The Indiana Senate passed legislation to create a new state testing system called the Indiana Learning Evaluation Assessment Readiness Network or “ILEARN.” This measure, which already passed in the House, was approved by the Senate in a 32-16 vote. The new testing system would be in place by 2019, though the State has yet to select a specific assessment to use as a part of the ILEARN scheme. Critics of the ILEARN suggest that uncertainty about which assessment will be used by the state could result in problems with the test’s rollout, leading to poor student performance. ILEARN would continue to test students in grades 3-8 and at least once in high school in Algebra, English, and Biology, though under the new law Indiana schools would also be required to administer a “nationally recognized” college or career readiness assessment to high school students. Testing periods would also be limited to the end of the year, rather than twice a year as required by ISTEP, though assessments would continue to be administered digitally. The Bill will return to the House to concur on minor changes made by the Senate before being sent to the Governor’s desk to sign into law.
Indiana Increases Protection for School Prayer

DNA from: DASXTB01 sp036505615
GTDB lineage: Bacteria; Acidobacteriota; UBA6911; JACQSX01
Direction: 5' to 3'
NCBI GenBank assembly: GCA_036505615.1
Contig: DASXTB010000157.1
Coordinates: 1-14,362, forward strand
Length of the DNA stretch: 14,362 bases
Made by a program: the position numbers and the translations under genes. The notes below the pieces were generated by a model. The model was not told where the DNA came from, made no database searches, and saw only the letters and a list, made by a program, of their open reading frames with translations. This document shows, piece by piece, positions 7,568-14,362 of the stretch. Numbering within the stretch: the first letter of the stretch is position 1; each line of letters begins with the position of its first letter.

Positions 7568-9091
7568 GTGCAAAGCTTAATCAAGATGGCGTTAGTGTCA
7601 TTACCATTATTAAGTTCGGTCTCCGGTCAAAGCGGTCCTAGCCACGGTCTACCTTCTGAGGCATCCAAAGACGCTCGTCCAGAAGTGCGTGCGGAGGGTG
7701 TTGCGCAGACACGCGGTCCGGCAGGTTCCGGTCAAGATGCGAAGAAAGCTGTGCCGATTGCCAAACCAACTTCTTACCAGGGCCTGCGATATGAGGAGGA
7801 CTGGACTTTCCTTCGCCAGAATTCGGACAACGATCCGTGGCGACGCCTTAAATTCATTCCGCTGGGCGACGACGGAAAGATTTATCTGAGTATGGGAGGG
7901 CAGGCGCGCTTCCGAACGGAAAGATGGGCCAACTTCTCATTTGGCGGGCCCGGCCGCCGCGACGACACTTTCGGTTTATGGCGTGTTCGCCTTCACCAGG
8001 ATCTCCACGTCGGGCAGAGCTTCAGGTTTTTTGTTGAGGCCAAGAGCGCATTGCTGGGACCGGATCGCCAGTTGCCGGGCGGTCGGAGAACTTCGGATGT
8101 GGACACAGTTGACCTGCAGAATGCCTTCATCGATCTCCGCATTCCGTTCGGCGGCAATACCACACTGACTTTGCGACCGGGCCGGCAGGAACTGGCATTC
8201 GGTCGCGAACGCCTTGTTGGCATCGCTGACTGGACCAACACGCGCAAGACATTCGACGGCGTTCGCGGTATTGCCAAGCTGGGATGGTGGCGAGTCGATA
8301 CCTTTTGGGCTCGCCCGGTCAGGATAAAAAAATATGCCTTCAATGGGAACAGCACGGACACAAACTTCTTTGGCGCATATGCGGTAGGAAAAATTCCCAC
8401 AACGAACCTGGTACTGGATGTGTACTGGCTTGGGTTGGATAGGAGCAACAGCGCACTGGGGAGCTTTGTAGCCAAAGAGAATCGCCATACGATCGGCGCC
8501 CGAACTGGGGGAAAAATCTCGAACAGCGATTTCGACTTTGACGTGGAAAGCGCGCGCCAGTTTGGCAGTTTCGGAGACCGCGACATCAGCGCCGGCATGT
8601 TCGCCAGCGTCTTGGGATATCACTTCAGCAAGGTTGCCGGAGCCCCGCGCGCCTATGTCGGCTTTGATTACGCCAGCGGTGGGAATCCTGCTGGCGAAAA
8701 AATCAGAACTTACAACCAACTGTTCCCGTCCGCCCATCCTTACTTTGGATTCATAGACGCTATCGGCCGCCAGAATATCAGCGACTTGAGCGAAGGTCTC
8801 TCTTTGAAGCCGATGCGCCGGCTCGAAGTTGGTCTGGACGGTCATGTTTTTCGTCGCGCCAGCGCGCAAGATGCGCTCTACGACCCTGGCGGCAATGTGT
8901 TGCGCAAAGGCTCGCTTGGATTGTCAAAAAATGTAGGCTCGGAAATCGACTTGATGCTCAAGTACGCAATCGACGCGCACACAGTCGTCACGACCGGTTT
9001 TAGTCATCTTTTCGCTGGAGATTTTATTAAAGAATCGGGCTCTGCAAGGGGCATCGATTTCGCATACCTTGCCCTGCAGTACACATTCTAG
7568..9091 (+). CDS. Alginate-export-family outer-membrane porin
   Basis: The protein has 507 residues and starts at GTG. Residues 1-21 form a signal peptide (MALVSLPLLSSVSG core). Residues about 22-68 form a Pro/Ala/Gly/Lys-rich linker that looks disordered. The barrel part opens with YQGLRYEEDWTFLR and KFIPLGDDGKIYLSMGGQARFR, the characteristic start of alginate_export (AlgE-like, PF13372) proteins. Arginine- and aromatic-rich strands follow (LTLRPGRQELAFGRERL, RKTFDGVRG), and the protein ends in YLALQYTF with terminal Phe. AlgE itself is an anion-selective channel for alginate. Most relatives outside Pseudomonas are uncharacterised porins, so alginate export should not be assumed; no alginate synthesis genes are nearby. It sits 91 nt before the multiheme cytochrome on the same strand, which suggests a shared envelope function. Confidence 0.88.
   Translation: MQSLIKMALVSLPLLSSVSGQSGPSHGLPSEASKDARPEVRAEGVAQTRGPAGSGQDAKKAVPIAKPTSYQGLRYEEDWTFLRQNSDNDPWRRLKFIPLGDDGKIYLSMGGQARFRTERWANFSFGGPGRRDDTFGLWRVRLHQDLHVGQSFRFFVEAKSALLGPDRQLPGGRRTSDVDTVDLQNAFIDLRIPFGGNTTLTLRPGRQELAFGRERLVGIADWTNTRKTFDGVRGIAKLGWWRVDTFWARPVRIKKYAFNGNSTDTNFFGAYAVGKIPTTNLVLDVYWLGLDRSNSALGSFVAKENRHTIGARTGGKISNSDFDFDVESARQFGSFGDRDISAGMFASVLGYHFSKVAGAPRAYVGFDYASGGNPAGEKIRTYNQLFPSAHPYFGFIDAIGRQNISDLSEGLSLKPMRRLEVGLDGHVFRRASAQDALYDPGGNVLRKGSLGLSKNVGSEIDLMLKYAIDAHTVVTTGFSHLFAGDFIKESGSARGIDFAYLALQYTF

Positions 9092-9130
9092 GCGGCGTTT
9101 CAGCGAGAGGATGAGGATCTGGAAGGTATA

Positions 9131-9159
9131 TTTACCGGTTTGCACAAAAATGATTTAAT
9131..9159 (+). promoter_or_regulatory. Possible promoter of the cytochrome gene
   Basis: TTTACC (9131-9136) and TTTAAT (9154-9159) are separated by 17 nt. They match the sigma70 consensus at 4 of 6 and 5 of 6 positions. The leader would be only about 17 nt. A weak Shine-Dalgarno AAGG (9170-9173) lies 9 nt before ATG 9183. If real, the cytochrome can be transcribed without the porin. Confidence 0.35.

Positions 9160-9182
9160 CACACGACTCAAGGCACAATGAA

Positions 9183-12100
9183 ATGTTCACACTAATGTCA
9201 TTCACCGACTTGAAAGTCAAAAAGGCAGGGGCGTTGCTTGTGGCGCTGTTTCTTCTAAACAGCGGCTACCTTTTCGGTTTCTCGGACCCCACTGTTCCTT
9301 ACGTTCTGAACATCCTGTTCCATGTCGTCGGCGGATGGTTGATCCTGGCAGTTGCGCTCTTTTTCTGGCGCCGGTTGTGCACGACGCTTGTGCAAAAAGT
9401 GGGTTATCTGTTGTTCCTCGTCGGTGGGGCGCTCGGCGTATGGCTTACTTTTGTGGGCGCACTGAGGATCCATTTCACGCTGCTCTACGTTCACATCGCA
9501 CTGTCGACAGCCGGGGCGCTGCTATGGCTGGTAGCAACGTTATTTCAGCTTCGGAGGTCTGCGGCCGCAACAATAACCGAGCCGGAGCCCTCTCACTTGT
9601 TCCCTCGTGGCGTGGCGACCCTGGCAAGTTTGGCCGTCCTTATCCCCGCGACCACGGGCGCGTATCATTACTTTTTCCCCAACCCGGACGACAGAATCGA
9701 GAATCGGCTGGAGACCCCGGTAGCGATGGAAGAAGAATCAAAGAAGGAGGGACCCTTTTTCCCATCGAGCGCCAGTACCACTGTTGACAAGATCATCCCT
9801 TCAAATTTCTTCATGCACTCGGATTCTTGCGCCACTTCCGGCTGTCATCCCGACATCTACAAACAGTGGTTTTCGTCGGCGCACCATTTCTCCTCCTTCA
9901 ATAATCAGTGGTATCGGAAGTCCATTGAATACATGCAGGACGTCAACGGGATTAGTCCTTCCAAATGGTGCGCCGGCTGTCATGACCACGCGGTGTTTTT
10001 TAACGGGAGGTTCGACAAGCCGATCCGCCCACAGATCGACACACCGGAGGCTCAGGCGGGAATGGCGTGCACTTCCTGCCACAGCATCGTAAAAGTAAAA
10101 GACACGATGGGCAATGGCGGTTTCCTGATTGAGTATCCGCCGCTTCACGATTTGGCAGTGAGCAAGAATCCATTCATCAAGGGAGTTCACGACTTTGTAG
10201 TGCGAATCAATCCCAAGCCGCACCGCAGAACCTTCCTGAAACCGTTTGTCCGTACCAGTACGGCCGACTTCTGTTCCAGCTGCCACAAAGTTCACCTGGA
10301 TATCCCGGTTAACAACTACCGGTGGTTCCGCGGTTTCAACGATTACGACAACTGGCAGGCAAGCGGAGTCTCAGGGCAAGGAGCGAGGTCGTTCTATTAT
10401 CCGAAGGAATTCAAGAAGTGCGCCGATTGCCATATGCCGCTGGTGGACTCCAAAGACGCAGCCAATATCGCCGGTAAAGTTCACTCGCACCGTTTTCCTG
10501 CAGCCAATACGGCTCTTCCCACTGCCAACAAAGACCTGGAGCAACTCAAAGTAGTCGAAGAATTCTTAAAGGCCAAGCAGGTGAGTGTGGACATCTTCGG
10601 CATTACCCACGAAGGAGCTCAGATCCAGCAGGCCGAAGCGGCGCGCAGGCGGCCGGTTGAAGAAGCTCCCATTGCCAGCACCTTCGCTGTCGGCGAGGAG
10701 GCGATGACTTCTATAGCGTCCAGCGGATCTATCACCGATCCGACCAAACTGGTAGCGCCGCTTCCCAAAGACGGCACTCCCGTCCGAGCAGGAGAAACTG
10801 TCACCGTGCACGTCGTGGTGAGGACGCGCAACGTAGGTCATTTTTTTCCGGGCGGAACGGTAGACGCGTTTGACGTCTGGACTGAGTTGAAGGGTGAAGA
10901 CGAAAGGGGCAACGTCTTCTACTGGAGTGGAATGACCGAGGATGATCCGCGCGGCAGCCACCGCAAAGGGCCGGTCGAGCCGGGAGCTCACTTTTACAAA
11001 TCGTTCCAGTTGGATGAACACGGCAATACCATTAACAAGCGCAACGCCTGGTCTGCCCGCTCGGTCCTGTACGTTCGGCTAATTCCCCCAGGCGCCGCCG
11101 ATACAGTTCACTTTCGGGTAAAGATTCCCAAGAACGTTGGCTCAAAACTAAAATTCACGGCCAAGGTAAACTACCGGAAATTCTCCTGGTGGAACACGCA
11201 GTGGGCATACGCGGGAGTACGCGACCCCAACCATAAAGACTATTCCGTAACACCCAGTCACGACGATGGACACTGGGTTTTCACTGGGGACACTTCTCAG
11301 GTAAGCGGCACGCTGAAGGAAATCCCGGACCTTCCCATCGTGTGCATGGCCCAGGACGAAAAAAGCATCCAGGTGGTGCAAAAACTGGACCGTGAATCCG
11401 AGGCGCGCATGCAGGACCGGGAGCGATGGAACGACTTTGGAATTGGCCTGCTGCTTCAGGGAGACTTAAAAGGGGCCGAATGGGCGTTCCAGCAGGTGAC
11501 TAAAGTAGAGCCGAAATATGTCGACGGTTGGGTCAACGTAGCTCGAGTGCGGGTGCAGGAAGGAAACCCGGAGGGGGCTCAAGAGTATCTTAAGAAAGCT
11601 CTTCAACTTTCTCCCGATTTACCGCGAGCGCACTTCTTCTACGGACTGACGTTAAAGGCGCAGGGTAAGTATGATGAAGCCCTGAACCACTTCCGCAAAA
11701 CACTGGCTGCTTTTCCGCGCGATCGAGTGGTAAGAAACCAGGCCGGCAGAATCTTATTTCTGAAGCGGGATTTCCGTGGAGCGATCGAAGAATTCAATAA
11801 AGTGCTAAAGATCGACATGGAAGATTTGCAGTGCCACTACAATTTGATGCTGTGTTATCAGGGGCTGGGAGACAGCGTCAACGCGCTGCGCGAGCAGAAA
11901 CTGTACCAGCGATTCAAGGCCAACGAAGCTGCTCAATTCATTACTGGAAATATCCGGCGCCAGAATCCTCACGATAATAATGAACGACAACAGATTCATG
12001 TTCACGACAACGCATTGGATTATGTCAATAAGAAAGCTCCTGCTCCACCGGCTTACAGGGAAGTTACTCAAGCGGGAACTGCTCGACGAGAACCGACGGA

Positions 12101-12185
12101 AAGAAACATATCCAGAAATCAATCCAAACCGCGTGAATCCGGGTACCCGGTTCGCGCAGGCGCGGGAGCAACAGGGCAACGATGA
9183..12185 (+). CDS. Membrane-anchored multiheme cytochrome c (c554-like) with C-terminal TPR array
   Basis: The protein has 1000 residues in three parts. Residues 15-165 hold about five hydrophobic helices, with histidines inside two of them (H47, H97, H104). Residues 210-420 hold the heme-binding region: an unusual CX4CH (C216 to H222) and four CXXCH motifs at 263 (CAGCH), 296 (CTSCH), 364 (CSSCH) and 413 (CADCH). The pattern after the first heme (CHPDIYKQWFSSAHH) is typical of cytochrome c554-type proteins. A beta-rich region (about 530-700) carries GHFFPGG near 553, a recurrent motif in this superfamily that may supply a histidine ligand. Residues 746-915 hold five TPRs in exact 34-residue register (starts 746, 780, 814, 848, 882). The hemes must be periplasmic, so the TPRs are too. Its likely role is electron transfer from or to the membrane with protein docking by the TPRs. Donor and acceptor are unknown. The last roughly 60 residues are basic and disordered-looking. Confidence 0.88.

The Indiana legislature recently passed House Bill 1024 with bipartisan support. The Bill would require that the State Attorney General’s Office author a model policy protecting religious expression in schools. The law would also permit Indiana school corporations (commonly known elsewhere as districts) to develop an elective course focusing on world religions. The Bill goes on to prohibit discrimination against students and parents—though note that this was already protected under federal and Constitutional law. House Bill 1024 also requires that schools permit students to engage in the voluntary expression of religious viewpoints in homework, artwork, and other assignments to the same extent that secular viewpoints are allowed and to engage in religious activities and expressions, such as prayer, before, during and after school hours. The Bill is expected to be signed by the Governor in the coming weeks.
Indiana Schools Credit Rating at Risk of Downgrade
The national credit rating agency Standard & Poor’s issued a notice to Indiana school corporations that it has placed a 90-day watch on the ratings for all school districts in the state. If S&P’s concerns are not resolved, school corporations across Indiana face lowered credit ratings likely increasing interest rates on district debts. Representatives from the Indiana Office of Management and Budget are looking into solutions to address S&P’s concerns in order to remove the Indiana schools from the watch list. The credit watch does not affect Indiana charter schools at this time. Dickinson Wright is monitoring this situation.
State Judge Rules FERPA Protects Some Employment Records from Release